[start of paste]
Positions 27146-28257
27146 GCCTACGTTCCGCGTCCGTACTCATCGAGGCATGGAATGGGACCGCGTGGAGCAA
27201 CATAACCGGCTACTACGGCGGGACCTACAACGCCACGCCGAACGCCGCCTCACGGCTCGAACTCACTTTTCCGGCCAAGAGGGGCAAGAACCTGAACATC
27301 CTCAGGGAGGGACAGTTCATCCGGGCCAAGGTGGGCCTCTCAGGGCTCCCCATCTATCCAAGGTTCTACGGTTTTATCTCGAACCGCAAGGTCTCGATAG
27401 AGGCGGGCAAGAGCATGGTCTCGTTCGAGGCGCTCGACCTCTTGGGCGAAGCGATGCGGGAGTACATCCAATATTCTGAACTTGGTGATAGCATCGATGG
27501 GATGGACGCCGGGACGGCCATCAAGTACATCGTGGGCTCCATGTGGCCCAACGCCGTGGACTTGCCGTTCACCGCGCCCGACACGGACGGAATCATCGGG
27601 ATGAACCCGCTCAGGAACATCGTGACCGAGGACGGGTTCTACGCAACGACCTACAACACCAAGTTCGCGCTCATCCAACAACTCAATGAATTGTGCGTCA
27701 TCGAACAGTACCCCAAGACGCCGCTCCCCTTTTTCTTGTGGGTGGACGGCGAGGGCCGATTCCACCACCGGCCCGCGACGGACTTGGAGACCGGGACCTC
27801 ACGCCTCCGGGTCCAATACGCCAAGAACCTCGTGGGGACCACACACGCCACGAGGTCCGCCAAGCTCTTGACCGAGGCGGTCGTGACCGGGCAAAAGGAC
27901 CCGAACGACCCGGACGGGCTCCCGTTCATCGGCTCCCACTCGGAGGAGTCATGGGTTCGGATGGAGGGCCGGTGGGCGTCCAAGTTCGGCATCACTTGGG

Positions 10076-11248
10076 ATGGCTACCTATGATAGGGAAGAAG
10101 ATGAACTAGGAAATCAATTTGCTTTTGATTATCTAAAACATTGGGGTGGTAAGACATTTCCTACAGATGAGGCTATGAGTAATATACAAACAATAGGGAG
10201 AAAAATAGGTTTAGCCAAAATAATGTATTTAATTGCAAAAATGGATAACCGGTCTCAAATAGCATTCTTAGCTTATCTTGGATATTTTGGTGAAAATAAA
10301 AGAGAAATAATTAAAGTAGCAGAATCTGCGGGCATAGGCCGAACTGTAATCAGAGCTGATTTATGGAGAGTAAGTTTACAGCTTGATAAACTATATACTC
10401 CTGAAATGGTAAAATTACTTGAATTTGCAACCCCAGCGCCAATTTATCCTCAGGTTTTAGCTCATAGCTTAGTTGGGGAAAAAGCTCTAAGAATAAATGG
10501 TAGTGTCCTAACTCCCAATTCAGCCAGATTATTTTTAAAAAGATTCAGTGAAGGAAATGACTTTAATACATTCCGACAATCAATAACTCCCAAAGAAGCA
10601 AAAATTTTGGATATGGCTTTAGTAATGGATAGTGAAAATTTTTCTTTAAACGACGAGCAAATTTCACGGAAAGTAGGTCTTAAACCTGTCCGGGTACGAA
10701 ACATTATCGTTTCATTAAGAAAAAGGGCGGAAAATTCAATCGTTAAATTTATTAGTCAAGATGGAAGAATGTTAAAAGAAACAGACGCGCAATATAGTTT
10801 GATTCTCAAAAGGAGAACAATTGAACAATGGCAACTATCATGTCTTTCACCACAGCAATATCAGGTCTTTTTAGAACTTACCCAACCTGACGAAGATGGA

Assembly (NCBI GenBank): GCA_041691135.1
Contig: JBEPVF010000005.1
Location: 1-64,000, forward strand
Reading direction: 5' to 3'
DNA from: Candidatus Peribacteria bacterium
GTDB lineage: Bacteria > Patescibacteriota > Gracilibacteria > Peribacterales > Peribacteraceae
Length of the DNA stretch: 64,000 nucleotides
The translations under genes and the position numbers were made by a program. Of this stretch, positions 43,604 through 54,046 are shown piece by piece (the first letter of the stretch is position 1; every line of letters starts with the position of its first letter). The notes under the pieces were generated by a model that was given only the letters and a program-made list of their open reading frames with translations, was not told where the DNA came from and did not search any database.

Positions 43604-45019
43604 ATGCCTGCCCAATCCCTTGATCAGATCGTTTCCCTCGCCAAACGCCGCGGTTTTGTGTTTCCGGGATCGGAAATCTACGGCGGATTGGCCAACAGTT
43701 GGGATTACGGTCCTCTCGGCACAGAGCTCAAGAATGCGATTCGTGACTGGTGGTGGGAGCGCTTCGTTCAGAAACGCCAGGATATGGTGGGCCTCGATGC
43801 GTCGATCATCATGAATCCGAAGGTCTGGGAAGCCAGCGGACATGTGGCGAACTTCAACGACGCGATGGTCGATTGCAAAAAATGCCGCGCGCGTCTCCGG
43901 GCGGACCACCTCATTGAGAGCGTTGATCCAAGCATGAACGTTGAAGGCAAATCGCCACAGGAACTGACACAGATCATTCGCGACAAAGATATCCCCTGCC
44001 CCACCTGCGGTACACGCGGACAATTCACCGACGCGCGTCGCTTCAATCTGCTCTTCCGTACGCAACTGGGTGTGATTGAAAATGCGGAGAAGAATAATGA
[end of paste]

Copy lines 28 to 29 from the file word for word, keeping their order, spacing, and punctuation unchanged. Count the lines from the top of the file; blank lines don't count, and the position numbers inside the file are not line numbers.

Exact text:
The translations under genes and the position numbers were made by a program. Of this stretch, positions 43,604 through 54,046 are shown piece by piece (the first letter of the stretch is position 1; every line of letters starts with the position of its first letter). The notes under the pieces were generated by a model that was given only the letters and a program-made list of their open reading frames with translations, was not told where the DNA came from and did not search any database.

Positions 43604-45019